Vegetable Glycerine (Glycerol)
Glycerol also called glycerine or glycerin is a simple polyol compound. It is a colorless, odorless, viscous liquid that is sweet-tasting and non-toxic. The glycerol backbone is found in all lipids known as triglycerides. It is widely used in the food industry as a sweetener and humectant and in pharmaceutical formulations. Glycerol has three hydroxyl groups that are responsible for its solubility in water and its hygroscopic nature.
Glycerol is generally obtained from plant and animal sources where it occurs as triglycerides. Triglycerides are esters of glycerol with long-chain carboxylic acids. The hydrolysis, saponification, or transesterification of these triglycerides produces glycerol as well as the fatty acid derivative.
Typical plant sources include soybeans or palm. Animal-derived tallow is another source. Approximately 950,000 tons per year are produced in the United States and Europe; 350,000 tons of glycerol were produced per year in the United States alone from 2000 to 2004.
What is glycerin?
Glycerin is chemically a sugar alcohol . On the Nutrition Facts labels, it is included in total carbohydrates, and, as a subcategory, in sugar alcohols . In the EU, glycerin is listed as E number E422.
- Calories per gram = 4.3
- Glycemic index (GI) = ?
- Sweetness, relative to sucrose = 75%
- Net carbs = probably 100%
In food and beverages, glycerol serves as a humectant, solvent, and sweetener, and may help preserve foods. It is also used as filler in commercially prepared low-fat foods (e.g., cookies), and as a thickening agent in liqueurs. Glycerol and water are used to preserve certain types of plant leaves. As a sugar substitute, it has approximately 27 kilocalories per teaspoon (sugar has 20) and is 60% as sweet as sucrose. It does not feed the bacteria that form plaques and cause dental cavities. As a food additive, glycerol is labeled as E number E422. It is added to icing (frosting) to prevent it from setting too hard.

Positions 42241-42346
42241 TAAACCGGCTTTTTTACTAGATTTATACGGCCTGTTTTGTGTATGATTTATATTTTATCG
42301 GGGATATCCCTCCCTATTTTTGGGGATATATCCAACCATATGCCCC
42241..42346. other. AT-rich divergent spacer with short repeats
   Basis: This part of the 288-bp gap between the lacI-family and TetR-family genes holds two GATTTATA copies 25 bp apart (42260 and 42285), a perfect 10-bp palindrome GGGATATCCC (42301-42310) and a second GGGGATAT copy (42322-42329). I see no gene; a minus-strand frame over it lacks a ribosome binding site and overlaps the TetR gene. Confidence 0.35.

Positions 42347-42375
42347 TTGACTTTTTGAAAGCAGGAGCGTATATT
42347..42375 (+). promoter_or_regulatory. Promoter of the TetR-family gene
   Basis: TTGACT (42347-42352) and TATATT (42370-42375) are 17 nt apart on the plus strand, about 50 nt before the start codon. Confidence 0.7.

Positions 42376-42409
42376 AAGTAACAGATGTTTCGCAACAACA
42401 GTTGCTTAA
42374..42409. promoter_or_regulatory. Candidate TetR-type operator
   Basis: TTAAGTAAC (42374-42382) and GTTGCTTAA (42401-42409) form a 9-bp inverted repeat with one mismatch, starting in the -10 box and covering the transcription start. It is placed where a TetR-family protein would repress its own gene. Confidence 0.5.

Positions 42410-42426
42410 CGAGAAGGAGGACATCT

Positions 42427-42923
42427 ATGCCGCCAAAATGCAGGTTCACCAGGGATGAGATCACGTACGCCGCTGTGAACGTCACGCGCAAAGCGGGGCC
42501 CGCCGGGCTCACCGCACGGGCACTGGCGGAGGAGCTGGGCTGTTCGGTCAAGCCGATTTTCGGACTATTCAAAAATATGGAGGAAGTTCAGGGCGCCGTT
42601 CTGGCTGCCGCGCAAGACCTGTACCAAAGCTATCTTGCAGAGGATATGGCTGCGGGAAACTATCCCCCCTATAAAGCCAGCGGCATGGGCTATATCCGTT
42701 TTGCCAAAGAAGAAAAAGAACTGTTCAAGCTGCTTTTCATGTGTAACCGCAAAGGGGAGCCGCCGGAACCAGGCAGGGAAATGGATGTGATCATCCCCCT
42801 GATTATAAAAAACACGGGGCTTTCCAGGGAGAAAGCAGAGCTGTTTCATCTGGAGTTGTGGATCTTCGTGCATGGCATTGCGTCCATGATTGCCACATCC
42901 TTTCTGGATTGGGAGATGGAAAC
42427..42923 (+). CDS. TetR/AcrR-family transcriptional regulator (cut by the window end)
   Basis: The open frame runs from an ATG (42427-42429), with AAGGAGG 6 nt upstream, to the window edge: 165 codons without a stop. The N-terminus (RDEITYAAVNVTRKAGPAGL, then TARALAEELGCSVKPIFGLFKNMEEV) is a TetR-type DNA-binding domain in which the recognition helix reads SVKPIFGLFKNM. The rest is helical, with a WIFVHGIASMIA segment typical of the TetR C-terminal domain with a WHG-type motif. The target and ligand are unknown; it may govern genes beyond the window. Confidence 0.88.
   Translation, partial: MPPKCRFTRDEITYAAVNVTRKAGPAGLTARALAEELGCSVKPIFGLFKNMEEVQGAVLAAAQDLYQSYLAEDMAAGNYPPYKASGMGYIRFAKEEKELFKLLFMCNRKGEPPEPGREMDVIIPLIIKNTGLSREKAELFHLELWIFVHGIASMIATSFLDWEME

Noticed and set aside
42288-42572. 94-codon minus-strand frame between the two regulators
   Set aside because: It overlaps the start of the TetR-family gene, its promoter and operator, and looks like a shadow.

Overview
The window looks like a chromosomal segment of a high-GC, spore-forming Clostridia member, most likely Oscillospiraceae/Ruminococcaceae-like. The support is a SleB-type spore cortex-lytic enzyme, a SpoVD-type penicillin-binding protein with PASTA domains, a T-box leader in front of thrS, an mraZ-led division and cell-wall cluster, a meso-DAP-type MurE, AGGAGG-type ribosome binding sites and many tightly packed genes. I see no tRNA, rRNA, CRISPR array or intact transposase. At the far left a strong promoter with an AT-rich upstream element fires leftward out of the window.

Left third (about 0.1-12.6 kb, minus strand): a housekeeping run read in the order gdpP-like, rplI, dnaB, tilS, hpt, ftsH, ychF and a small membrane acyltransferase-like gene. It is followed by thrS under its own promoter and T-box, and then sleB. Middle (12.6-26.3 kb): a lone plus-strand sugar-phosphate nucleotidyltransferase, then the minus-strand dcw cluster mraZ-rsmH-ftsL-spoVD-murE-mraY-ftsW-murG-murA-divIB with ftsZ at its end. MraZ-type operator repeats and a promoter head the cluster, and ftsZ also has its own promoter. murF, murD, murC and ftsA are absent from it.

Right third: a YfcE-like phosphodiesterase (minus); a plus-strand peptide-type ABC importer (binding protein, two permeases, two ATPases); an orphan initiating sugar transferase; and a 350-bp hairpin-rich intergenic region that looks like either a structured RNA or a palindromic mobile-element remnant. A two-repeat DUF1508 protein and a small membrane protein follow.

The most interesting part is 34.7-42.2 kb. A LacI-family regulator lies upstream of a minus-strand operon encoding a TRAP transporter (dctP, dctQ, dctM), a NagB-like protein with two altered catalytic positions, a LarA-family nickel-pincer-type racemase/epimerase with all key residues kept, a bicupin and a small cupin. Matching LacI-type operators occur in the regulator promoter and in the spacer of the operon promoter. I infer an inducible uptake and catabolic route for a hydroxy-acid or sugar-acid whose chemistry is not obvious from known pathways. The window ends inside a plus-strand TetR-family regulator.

As used in foods, glycerol is categorized by the Academy of Nutrition and Dietetics as a carbohydrate. The U.S. Food and Drug Administration (FDA) carbohydrate designation includes all caloric macronutrients excluding protein and fat. Glycerol has a caloric density similar to table sugar, but a lower glycemic index and different metabolic pathway within the body, so some dietary advocates accept glycerol as a sweetener compatible with low-carbohydrate diets.
Pharmaceutical and personal care applications.
- Personal lubricants commonly contain glycerol
- Glycerol is an ingredient in products such as hair gel
- Glycerol suppositories used as laxatives
- Glycerin is often used in electronic cigarettes to create the vapor
- Glycerol is also used to power diesel generators supplying electricity for the FIA Formula E series of electric race cars.
Glycerol is used in medical, pharmaceutical and personal care preparations, mainly as a means of improving smoothness, providing lubrication, and as a humectant. It is found in allergen immunotherapies, cough syrups, elixirs and expectorants, toothpaste, mouthwashes, skin care products, shaving cream, hair care products, soaps, and water-based personal lubricants. In solid dosage forms like tablets, glycerol is used as a tablet holding agent. For human consumption, glycerol is classified by the U.S. FDA among the sugar alcohols as a caloric macronutrient.